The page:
My surgery is over, and after an overnight hospital stay I am safely home. The doctor took many things out of me and she biopsied the rest. My doctor is a GYN oncologist surgeon, Sara Jordan. She is amazing and couldn’t be better. She feels that my serous uterine cancer, a rare subset of endometrial cancer and known for recurring, needs to be treated aggressively. I completed the first step, surgery.
Prepping for the surgery was a challenge. I was required to spend Mother’s Day on a clear liquid diet. Then on Monday I was reduced to NPO status even though surgery wasn’t until one pm. I was running on empty so when I approached my preop, well-padded bed, I was relieved to get in. Stripped down like a hijacked car, clothed in the traditional blue gown, IV successfully inserted, I was ready for surgery. OR nurse stopped in. Anesthesiologist checked in. Dr Jordan reviewed the surgery again and introduced me to the second surgeon. Time seemed to accelerate. It was five minutes past one when I was wheeled toward the OR for major robotic surgery.
After time in the recovery room, I was brought to a private room and to my sons. All was well. The good news was that the cancer had not spread. Caught early. Still I had to be catheterized in the middle of the night. Not much there. Bummer. The nurses kept pouring in the IV fluids. Not much in there to come out. I was dehydrated. Next day I peed on my own. It was my pass to go home. My boys took me home. Very glad to be in my own bed in my own room.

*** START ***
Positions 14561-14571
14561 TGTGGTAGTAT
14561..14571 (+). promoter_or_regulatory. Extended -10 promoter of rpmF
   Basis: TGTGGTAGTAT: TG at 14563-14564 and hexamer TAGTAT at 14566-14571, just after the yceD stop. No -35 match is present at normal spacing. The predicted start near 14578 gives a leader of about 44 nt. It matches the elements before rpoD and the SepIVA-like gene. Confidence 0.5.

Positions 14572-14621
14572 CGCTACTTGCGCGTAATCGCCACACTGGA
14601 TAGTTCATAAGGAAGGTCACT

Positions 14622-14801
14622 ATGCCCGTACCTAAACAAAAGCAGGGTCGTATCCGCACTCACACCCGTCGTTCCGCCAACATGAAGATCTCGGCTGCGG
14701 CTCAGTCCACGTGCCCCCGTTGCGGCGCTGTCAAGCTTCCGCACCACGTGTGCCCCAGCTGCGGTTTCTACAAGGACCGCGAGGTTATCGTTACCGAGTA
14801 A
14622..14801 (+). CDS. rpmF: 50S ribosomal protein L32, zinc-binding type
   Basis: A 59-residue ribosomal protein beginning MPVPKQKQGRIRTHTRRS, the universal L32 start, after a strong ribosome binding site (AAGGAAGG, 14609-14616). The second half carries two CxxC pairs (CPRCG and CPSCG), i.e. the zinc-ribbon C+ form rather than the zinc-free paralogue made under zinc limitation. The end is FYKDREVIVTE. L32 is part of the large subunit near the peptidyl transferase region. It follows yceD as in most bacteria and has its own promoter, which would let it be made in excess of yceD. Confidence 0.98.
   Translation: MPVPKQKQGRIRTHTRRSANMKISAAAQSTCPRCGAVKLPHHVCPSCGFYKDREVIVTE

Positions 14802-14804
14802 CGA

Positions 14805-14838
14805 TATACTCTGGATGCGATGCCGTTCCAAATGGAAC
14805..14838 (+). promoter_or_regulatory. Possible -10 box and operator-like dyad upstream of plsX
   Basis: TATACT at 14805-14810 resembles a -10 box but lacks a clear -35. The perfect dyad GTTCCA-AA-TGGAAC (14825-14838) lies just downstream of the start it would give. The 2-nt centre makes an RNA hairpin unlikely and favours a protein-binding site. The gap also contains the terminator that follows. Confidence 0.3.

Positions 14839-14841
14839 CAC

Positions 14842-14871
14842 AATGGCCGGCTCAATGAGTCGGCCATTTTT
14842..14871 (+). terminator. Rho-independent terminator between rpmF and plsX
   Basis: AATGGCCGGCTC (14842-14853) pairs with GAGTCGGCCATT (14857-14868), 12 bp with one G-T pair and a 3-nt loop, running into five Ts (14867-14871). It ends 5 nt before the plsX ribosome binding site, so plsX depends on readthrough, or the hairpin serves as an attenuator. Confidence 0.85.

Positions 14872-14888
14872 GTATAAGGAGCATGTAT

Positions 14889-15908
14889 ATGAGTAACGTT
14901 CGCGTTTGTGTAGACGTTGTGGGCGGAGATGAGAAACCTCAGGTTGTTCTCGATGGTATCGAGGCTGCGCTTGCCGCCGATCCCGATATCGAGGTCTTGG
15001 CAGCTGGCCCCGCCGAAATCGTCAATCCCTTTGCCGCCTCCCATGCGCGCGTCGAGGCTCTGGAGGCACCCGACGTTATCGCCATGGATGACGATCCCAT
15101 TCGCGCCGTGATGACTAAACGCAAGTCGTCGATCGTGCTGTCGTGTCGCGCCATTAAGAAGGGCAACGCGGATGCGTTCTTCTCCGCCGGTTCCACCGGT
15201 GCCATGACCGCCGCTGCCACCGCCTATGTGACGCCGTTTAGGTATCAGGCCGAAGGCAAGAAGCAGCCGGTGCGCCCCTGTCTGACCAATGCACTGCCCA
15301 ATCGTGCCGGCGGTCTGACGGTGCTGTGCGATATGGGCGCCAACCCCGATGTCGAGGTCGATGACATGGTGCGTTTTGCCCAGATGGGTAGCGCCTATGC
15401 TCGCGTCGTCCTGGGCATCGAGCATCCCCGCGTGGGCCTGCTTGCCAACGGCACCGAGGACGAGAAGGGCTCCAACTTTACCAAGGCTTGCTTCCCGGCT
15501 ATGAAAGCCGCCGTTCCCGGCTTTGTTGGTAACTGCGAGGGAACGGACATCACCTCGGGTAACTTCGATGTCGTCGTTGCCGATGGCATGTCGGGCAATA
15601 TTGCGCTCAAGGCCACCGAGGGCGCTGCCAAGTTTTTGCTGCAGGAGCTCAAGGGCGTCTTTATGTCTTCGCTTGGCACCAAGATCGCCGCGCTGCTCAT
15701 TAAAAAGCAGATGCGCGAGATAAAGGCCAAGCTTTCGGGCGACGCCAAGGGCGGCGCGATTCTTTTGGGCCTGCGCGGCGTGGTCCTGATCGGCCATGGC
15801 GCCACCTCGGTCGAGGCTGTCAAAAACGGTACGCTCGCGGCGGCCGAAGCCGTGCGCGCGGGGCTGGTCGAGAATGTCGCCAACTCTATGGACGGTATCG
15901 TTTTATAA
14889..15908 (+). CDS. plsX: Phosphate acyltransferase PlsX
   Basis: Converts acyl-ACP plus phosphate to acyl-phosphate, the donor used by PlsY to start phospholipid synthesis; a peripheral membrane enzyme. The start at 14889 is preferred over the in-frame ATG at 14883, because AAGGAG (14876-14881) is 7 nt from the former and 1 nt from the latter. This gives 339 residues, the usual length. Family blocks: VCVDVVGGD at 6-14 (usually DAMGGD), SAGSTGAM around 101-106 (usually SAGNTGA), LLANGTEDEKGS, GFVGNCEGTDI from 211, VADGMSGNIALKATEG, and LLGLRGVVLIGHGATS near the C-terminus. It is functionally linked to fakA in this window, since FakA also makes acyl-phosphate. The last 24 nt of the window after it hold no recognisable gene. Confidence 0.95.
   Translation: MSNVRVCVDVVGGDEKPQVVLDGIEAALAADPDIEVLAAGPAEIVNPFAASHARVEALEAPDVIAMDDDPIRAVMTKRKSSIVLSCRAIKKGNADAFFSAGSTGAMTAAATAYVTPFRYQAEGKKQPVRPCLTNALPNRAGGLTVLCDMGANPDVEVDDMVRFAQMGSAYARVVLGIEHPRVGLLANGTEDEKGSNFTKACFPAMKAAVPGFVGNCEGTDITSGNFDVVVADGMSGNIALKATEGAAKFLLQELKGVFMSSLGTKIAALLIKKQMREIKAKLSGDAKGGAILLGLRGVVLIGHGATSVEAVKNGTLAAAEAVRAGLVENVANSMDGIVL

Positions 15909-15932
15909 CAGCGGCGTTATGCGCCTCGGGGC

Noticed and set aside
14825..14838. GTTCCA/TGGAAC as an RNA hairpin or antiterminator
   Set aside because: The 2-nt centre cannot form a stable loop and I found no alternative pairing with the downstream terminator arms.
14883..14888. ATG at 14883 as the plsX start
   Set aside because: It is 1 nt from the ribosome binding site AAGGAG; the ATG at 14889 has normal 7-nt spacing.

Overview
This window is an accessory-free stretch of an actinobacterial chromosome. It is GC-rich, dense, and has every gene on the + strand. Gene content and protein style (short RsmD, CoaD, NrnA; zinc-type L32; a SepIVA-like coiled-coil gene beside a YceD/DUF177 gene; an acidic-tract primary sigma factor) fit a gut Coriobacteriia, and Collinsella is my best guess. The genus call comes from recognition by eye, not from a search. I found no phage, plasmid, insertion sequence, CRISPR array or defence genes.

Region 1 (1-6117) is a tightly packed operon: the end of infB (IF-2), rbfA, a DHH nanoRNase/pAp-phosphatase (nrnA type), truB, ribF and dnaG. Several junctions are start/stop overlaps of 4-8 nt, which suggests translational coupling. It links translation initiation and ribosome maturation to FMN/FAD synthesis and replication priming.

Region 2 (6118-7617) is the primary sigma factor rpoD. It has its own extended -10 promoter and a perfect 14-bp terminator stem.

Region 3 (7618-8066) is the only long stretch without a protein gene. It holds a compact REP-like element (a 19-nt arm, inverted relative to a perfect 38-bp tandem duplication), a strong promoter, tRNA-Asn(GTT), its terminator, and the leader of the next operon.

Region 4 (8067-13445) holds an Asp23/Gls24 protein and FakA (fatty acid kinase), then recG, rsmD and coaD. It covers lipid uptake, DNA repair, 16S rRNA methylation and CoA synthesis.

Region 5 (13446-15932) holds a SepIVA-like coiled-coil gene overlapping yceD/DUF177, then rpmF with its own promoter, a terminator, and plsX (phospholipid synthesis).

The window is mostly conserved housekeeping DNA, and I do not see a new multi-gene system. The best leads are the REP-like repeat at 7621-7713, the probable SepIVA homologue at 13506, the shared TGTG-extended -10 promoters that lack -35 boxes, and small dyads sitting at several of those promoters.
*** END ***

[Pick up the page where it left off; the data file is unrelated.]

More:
I felt crampy but otherwise I felt fine. For robotic surgery five small incisions were made across my upper abdomen. The middle incision, a little larger than the others, is where the camera was inserted. The other four incisions were entry points for the robotic arms. I had two IVs as a safety measure.
After surgery I was given IV ibuprofen. I loved the stuff. I had not heard of it. I think it is fairly new for post op patients. With my joint pain being relieved, I felt very good indeed. Mobile. I wish I had some right now.
I started thinking about the next step, chemo. It will start in a few weeks. My doc has ordered a ton of meds including Ativan and two strong medications for nausea. This suggests to me that I will not want to eat very much. The chemo is the standard for this cancer consisting of two drugs. It will be given every three weeks for six doses. That will take me up to October. My year shot again. Sometimes I feel that I have to go through an awful lot just to stay alive.
Now I was getting depressed, but I continued on to thinking about the third part of the treatment. Brady radiation. It is where a devise is placed in my vagina and then the radiology oncologist places a powerfully radioactive material into the devise. I will be left alone for about 15 minutes. Then the radioactive material and the devise will be removed. That’s about all I know about it for now. Maybe it is too much to know. Not a comfortable type of a treatment. Now it takes me into November. I am definitely spending my year as a patient. I became depressed after thinking through the timeline. Big mistake.
This thinking does not work. I need to stick with the one day at a time theory. I can handle that. Divide up my day. Make chocolate bread. Watch the squirrel and the chipmunk. The quail. Write. Knit a bit. Tomorrow will come soon enough. See. Happier already.
So much depends on attitude as you demonstrate! Here’s to a tolerable year as a patient. Prayers!
Here’s to a satisfying year with its ups and downs.
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I love stripped down like a stolen car. LOL Gotta love the operating humor.
Rick, we know about my epic with the medical community.How are you and yours doing?